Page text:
A new cruise control system which uses GPS to determine the position of a vehicle and then forecast of the topography of the road ahead has been developed by Scania. The vehicle’s cruising speed will then be adjusted before it enters an ascent or descent, thus helping the driver to get the best possible fuel economy.
This system can deliver a saving on fuel of up to 3% when you are driving on stretches of road which are undulating. Called the Scania Active Prediction, this system is a milestone in the systematic focus which Scania are putting on drivers by helping them to both save fuel and reduce their impact on the environment.
It is completely intuitive and adapts the drivers style to the predicted topography is much the same way as the most highly skilled HGV drivers would do. The system also assists experienced drivers to save fuel while driving under inclement weather conditions, in the dark, or on new routes.
The time factor is often a high priority in transport services and there is a price to pay for this in terms of higher fuel consumption. Scania’s new cruise control system has been developed to help drivers get to their destination in time without wasting fuel.
The Scania Active Prediction cruise control system contributes to fuel savings of up to 3 percent with minimal time loss, compared to highway or motorway driving with normal cruise control. Maximum benefits are gained on an undulating route, where the road is never entirely flat.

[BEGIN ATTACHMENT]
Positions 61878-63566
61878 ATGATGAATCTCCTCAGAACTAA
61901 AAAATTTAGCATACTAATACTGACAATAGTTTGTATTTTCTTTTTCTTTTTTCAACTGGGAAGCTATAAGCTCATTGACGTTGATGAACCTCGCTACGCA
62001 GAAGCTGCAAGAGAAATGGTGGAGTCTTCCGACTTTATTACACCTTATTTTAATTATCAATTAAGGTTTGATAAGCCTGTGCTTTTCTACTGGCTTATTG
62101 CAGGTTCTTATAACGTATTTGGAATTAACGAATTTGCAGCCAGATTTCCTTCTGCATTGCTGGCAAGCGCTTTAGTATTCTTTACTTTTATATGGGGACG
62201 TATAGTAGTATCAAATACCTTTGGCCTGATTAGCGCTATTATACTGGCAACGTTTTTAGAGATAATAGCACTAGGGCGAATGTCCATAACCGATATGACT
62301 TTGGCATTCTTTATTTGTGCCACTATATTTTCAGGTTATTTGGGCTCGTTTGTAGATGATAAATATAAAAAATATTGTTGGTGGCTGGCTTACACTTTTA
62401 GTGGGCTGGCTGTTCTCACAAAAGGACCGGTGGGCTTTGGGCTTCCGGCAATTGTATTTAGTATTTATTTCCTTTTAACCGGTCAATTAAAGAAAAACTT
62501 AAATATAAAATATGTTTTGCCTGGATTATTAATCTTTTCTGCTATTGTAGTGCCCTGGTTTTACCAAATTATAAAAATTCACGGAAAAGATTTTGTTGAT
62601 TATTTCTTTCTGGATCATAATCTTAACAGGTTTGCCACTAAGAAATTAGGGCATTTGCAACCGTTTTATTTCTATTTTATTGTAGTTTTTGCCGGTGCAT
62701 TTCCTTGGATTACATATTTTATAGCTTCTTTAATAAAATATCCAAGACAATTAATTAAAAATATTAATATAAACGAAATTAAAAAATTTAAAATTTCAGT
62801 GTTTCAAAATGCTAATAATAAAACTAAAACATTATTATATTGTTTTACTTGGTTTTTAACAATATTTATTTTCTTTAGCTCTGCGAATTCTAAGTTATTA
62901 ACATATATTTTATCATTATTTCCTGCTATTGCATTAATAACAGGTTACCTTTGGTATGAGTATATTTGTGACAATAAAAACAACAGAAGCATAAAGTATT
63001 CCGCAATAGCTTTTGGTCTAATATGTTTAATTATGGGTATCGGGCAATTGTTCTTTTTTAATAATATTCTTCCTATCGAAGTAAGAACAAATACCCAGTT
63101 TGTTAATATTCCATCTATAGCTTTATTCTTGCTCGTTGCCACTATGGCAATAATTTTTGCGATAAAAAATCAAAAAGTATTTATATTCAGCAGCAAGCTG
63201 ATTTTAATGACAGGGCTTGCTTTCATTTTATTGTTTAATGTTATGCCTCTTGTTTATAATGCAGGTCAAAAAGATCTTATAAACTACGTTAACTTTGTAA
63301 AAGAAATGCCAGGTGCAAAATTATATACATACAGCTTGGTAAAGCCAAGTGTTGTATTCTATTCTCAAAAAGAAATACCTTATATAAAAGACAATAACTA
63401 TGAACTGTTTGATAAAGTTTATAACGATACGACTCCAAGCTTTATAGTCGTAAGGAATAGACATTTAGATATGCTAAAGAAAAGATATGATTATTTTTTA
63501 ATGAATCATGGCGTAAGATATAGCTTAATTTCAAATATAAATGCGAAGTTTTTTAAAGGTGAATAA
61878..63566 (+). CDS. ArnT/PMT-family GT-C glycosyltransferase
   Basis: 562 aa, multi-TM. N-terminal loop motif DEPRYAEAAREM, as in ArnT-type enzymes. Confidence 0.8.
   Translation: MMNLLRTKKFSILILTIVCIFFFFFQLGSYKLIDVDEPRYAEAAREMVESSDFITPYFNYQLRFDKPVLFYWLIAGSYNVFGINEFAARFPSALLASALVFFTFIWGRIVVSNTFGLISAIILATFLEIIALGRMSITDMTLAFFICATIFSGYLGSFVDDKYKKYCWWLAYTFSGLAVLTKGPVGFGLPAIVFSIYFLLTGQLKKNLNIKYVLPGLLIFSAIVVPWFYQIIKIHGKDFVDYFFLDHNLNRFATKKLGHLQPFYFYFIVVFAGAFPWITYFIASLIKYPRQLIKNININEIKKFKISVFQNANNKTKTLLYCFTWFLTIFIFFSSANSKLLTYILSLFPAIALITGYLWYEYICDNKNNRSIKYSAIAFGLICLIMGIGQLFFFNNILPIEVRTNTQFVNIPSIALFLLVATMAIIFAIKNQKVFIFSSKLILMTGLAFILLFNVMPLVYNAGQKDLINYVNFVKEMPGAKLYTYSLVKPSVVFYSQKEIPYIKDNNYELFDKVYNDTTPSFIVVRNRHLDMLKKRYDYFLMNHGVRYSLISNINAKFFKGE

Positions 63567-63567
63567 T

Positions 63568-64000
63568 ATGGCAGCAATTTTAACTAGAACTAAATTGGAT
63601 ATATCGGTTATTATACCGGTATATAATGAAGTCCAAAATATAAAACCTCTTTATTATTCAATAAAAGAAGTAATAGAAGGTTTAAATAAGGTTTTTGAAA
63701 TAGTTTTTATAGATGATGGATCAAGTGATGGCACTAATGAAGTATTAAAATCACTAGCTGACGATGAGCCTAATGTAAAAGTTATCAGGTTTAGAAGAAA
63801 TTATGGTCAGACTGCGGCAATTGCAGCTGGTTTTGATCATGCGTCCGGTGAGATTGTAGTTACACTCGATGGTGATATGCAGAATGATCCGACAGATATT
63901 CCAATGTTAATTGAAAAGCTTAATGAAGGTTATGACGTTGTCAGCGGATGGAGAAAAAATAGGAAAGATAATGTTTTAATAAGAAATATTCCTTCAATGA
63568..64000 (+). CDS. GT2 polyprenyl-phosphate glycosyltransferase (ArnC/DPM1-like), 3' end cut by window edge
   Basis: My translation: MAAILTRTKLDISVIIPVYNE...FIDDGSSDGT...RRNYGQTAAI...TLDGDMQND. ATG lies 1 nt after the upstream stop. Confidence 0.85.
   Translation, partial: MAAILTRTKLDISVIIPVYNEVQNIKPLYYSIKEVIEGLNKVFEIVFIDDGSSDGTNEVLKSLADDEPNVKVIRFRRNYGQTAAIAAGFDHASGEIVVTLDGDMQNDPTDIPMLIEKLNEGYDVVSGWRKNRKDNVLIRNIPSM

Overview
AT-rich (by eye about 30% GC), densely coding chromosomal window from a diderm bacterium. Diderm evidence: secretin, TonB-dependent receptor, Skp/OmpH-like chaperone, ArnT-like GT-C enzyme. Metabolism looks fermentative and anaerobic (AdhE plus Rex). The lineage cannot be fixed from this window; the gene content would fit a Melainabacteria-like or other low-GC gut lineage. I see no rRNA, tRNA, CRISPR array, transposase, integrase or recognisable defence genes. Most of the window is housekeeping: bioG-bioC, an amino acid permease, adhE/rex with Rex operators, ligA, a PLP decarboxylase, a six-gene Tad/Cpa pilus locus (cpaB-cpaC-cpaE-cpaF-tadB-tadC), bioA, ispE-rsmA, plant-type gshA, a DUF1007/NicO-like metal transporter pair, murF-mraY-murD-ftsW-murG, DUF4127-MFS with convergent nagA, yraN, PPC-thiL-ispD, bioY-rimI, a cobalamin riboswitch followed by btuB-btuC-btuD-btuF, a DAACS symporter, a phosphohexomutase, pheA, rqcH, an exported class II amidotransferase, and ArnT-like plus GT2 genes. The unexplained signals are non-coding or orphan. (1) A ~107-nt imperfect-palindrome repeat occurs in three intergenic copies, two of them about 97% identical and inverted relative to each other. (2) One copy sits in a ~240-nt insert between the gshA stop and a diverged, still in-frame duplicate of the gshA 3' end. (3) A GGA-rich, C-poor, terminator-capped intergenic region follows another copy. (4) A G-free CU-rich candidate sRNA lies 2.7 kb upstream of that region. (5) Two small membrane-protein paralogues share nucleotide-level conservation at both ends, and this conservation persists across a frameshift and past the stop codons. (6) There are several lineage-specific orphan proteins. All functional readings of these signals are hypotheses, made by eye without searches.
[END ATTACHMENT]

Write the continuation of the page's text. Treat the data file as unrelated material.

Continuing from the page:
The time lost in a full day’s driving is merely a couple of minutes, which for the great majority of transport companies is marginal compared to the financial and environmental benefits.
Based on a 40-tonne truck combination (tractor unit and semitrailer) running 180,000 km/year, a fuel saving of 3 percent would reduce fuel consumption by about 1,700 litres per year. This is equivalent to an annual reduction in fuel costs of almost SEK 20,000 (EUR 2,200) and a reduction in carbon dioxide emissions of over 4 tonnes.
Scania will start to deliver trucks with the Active Prediction system to customers starting next year. There is topographic map data available today for around 95% of the road network in central and western Europe, which is also useful for operators that provide transit services from eastern Europe,Turkeyand beyond.